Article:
This is my sons car and from what he shared with me the issues came about quite suddenly. There has been no work performed to the engine (other than unscrewing the temperature sensor and removing/installing the water pump.
 

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Discussion Starter · #6 ·
Here is a small video. This is right before the reservoir starts to 'hiss & whistle' from over pressurization. If you look at the top hose, it starts to spit back coolant, almost sputtering it back in. Not sure if this is any indication of anything. You can also notice that the coolant level has risen above the fill level where it started. It does not go back down until I turn off the motor and it cools down a bit.

Vid 1
 

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The upper rad hose should remain relatively cool until the thermostat opens, at which time the hose should quickly heat up. You can feel for this with your hand. Once hot, the hoses should be much harder to squeeze. Is one of the rad hoses kinked or bent/obstructed? There is an o-ring on the over flow tank cap. It has a habit of deforming and not sealing. I know it's new but check it, compare it to the old one.
Does the engine vibrate a lot? If the chain that dives the water pump has become dislodged from the crank sprocket or failed in some way, the balance shafts would not be turning as well.

No heat and overheating, point to the water pump, obstruction of the pump, lack of coolant, pump cannot prime, failed pump drive......
Confirm again tomorrow that you have no heat.
 

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Discussion Starter · #8 ·
The upper radiator hose does remain cool at 1st. It starts to get warm on top, and stays cool on the other end. When the vehicle is at a operating temp, the hose does get firm, and hot, (cooler on the other end of the hose where it is entering the radiator. The lower radiator hose is cooler that the upper when vehicle is at op temp. It is cool the the touch on the bottom where it connects to the radiator and hotter on the top where it connects to the thermostat housing. Its also gets harder. There are no kinked hoses or obstructed hoses.

I will add checking the O-ring on the cap tomorrow.

The engine does not vibrate a lot - I'd say normal for a 212,000 mile engine. Car rides smooth with no hesitation. I used the full moon sprocket tool per manufactures instruction and do not have any whine or noticeable noise from the timing area. I would think there would be a noticeable performance issue if there was a problem with the secondary chain? If you think I should remove the timing cover to inspect, I will. I should note that the vehicle is overheating just as it did before I removed the original pump (in which after inspected seemed to be in working order - no missing fins and rotated well). I also replaced both O-rings on the rear cooling tube assembly and also changed the gasket on the thermostat housing that attaches to the rear engine block).

And yes - I have no heat, and lots of pressure build up in the reservoir. I notice that the hose leading into the top of reservoir spits out a little coolant intermittently when reservoir is about to start making the whistling noise.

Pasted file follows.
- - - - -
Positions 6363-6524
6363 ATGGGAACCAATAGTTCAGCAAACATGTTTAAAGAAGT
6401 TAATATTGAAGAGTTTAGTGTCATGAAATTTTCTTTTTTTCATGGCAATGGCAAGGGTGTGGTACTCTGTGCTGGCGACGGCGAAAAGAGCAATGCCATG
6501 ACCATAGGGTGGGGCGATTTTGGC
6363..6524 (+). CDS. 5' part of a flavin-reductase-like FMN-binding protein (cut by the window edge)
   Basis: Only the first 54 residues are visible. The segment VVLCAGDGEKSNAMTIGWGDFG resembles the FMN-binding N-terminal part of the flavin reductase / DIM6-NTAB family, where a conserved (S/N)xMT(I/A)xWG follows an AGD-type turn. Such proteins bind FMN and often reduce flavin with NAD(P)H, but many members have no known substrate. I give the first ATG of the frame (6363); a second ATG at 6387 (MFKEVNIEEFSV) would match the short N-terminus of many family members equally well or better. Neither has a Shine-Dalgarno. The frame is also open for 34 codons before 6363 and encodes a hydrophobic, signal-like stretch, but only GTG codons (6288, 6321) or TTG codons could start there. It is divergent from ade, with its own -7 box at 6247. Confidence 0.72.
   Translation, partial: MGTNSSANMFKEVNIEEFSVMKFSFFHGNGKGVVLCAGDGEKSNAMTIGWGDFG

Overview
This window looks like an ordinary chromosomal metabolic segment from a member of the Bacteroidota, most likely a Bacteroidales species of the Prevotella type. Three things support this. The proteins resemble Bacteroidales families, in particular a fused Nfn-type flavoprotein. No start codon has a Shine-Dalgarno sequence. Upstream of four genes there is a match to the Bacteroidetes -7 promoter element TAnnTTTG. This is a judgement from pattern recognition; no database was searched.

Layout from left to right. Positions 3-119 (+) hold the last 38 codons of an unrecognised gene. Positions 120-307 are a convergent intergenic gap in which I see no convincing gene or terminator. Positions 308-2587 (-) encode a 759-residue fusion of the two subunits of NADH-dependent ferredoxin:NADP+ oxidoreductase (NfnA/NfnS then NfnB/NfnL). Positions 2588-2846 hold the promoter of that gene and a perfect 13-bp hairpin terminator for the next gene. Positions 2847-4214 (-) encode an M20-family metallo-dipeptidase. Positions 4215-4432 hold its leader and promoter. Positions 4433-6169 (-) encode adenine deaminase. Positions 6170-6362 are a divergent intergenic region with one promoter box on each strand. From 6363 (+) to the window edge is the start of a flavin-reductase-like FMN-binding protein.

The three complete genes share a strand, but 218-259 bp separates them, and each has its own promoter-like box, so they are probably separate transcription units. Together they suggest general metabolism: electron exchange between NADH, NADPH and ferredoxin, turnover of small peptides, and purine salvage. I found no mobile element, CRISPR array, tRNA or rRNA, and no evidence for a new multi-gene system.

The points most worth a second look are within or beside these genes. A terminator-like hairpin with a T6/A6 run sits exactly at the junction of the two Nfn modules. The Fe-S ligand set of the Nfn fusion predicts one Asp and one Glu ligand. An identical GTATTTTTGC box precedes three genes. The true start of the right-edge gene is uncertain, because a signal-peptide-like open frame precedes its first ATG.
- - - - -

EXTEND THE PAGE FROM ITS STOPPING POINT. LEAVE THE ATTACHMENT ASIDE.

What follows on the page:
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No need to remove the timing cover. If the pump/balancer chain had failed it would shake a lot and or make a lot of noise.
The upper rad hose should be hot all the way to the radiator as there is nothing to cool the fluid for that short of a distance. Again, appears to be lack of flow, just like the heater core.
This is a puzzle. Tomorrow may bring the answer. You have done a test for combustion gases in the coolant and it passed so I'm out of suggestions for now.
 

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Discussion Starter · #10 ·
Yea - I'm stumped and although I am not a mechanic I am normally pretty good solving car issues. Thank you for your help and time thus far. I will report back after the next steps.
 

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2011 Malibu LTZ 3.6L V6 Red Jewel Tintcoat
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I agree with @Drunken Elvis on the upper hose. If one end is hot, the other should just about as hot, because the actual cooling takes place once it reaches the rad. I can see a few (like less than 5°) difference in the ends of the upper hose, but not what you describe. That sounds like a flow issue, as if the t-stat is not opening.

If you're gonna take stuff apart, I'd take the t-stat out and test it in boiling water with a meat thermometer.
 

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Discussion Starter · #12 ·
I agree with @Drunken Elvis on the upper hose. If one end is hot, the other should just about as hot, because the actual cooling takes place once it reaches the rad. I can see a few (like less than 5°) difference in the ends of the upper hose, but not what you describe. That sounds like a flow issue, as if the t-stat is not opening.

If you're gonna take stuff apart, I'd take the t-stat out and test it in boiling water with a meat thermometer.
Thanks. I plan on taking the t-stat out tomorrow. I did test it and it opened & closed but did not use a temp gauge. It started to open right before full boiling in a pot I will get my hands of a temp gauge as you suggested. I do have a GM t-stat being delivered on 11/30.
 

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Discussion Starter · #14 ·